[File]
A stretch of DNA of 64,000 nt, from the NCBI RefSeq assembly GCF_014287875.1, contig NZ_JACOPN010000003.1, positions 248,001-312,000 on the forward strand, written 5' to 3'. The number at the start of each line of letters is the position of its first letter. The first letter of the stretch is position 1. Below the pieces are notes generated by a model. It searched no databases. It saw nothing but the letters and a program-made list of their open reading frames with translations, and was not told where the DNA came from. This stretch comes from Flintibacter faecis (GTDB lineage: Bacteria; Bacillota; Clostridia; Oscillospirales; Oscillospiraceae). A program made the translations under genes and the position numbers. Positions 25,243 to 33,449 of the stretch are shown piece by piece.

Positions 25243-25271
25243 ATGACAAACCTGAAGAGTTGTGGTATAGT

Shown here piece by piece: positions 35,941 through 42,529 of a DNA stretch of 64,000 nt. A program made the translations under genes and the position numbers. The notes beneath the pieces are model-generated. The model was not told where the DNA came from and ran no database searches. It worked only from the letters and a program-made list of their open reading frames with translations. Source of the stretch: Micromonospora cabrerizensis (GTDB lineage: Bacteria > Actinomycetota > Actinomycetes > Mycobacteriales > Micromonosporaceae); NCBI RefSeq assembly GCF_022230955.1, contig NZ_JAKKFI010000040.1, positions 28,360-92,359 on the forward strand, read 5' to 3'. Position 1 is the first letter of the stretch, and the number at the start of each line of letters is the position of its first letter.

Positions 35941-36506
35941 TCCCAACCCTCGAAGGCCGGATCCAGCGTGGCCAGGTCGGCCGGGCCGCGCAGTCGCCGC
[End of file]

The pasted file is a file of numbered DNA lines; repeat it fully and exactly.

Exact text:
A stretch of DNA of 64,000 nt, from the NCBI RefSeq assembly GCF_014287875.1, contig NZ_JACOPN010000003.1, positions 248,001-312,000 on the forward strand, written 5' to 3'. The number at the start of each line of letters is the position of its first letter. The first letter of the stretch is position 1. Below the pieces are notes generated by a model. It searched no databases. It saw nothing but the letters and a program-made list of their open reading frames with translations, and was not told where the DNA came from. This stretch comes from Flintibacter faecis (GTDB lineage: Bacteria; Bacillota; Clostridia; Oscillospirales; Oscillospiraceae). A program made the translations under genes and the position numbers. Positions 25,243 to 33,449 of the stretch are shown piece by piece.

Positions 25243-25271
25243 ATGACAAACCTGAAGAGTTGTGGTATAGT

Shown here piece by piece: positions 35,941 through 42,529 of a DNA stretch of 64,000 nt. A program made the translations under genes and the position numbers. The notes beneath the pieces are model-generated. The model was not told where the DNA came from and ran no database searches. It worked only from the letters and a program-made list of their open reading frames with translations. Source of the stretch: Micromonospora cabrerizensis (GTDB lineage: Bacteria > Actinomycetota > Actinomycetes > Mycobacteriales > Micromonosporaceae); NCBI RefSeq assembly GCF_022230955.1, contig NZ_JAKKFI010000040.1, positions 28,360-92,359 on the forward strand, read 5' to 3'. Position 1 is the first letter of the stretch, and the number at the start of each line of letters is the position of its first letter.

Positions 35941-36506
35941 TCCCAACCCTCGAAGGCCGGATCCAGCGTGGCCAGGTCGGCCGGGCCGCGCAGTCGCCGC